In 2009, 2010, 2011, and nearly every year since, so-called “experts” have claimed that mobile apps are dying off and some other form of technology will soon render these antiquated systems useless. But here we are, in 2017, and the mobile app market is more alive than ever. It’s time to step away from the ledge and recognize that this industry is sustainable.
4 Reasons Mobile Apps Are Here to Stay
Few modern technologies and content mediums are discussed with such trepidation as mobile apps. You can literally find thousands of articles from micro-bloggers, business owners, and respected tech experts discussing the “inevitable demise” of apps over the years.
This article from Christopher Mims of MIT Technology Review is the perfect example. In the article, which was penned in 2011, Mims explains his theory on why mobile apps will soon be dead. (His belief was that browser-based apps, such as the ones being pushed by Google, would soon replace device-based applications.) But here we are, six years later, and mobile apps are still thriving.
You could pick out any number of articles from any number of industry experts and you’d see dozens of unique theories pushed as to why mobile apps have no place in the future. But maybe it’s time to stop predicting demise and start recognizing apps for what they are: powerful, sustainable, and functional tools that customers enjoy.
Here are a few specific reasons why mobile apps are here to stay:
1. Users are Downloading by the Droves
One of the common myths app detractors like to propagate is the idea that people don’t download apps anymore. And while statistics like downloads per month (per user) have declined over the last five years, it’s impossible to ignore the fact that total downloads are higher than ever.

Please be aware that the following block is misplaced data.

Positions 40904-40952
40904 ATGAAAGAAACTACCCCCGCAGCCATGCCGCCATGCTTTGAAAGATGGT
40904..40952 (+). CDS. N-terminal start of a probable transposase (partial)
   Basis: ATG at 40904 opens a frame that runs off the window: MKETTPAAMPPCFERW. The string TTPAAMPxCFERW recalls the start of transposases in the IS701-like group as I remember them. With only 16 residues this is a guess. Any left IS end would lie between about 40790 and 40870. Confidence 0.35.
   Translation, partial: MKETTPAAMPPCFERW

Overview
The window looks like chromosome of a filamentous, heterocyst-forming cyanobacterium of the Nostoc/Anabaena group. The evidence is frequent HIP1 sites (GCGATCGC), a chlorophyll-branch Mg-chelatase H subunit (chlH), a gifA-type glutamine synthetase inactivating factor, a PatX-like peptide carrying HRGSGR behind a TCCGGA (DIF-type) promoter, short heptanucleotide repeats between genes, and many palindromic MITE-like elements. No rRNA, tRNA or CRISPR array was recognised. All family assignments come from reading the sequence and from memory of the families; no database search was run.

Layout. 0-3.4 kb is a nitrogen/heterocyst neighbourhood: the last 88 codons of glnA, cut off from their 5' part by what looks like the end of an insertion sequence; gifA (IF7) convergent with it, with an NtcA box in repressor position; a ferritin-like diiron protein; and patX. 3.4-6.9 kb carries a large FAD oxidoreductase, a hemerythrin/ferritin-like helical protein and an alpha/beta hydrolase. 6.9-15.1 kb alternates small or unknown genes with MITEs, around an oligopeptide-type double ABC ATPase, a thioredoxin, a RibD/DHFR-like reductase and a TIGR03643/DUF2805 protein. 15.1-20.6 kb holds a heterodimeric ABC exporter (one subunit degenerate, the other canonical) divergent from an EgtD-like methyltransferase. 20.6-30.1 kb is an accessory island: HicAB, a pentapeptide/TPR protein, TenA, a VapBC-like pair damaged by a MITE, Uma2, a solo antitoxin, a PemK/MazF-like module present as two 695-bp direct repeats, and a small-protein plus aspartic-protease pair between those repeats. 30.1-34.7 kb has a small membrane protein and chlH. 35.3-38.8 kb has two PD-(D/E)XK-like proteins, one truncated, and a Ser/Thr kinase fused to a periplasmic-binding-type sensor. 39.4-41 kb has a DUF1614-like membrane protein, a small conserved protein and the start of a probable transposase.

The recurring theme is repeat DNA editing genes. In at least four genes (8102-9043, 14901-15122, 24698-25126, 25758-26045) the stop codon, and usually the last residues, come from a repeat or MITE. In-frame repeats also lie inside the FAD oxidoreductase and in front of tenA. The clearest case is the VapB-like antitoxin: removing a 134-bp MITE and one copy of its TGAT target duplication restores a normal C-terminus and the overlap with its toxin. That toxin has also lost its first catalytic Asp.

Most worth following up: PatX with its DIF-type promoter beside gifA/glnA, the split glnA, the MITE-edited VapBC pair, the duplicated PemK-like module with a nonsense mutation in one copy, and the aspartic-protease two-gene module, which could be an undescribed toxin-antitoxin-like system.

According to research from App Annie, global app downloads surpassed 90 billion across iOS and Google Play in 2016. That’s a 15 percent annual growth! Overall, the amount of time users spent inside of apps increased by 150 billion hours, reaching 900 billion total hours for the year. These numbers don’t indicate decay.
2. Mobile Isn’t Going Anywhere
Next time someone tries to talk to you about how mobile apps are about to disappear, ask them about mobile devices and what sort of future they see there. The reality is that mobile is both the present and the future. More than 2 billion people are currently using smartphones – a number that’s expected to grow to 2.5 billion by as early as next year.
As long as there are mobile devices, there will have to be a method for reaching these users. It’s a bit of a stretch to assume that mobile apps will disappear soon when nothing has risen to serve as a replacement. Mims discussed browser-based apps in 2011 – something that’s still being heavily discussed today – but no traction has been made in six-plus years. What makes you think that something will change?
3. Apps Engage
It’s no secret that website functionality has improved across the board over the past few years. Not only are the vast majority of websites now responsive, but many do a better job of prioritizing user experience than they did in the past. However, websites still don’t hold a candle to apps in terms of engagement.
Mobile apps are designed around a very specific focus. They offer something of value and are designed, from the start, with the user in mind. This sort of engagement is attractive to the end user and is what keeps them coming back for more.
4. Apps are Immediate
Being able to quickly and efficiently disseminate information to customers is something businesses have long struggled with. Phone calls are seen as obtrusive and often go ignored. Email may not be checked for hours. SMS legally requires you to get individual customers to opt-in. Apps, on the other hand, are simple and immediate.
One of the best parts about mobile apps is that businesses can push out information directly to a user’s mobile device in a manner that’s quick and convenient for all parties involved. In a world where immediacy is prioritized above all else, it’s hard to imagine apps becoming totally obsolete anytime soon. In fact, it could be argued that there’s still a lot of untapped potential.
Don’t Divest Quite Yet
It’s impossible to ignore the rise of artificial intelligence and chatbots, but it would be foolish to divest from mobile apps at this point. They have mass appeal and functionality, indicating there’s still a bright future ahead.
The real question is how will mobile apps evolve over the next three, five, and ten years? Nobody’s disputing the fact that they’ll change – just that they still have value. It’ll be interesting to watch what happens in the coming years, especially as mobile device hardware changes with the times.
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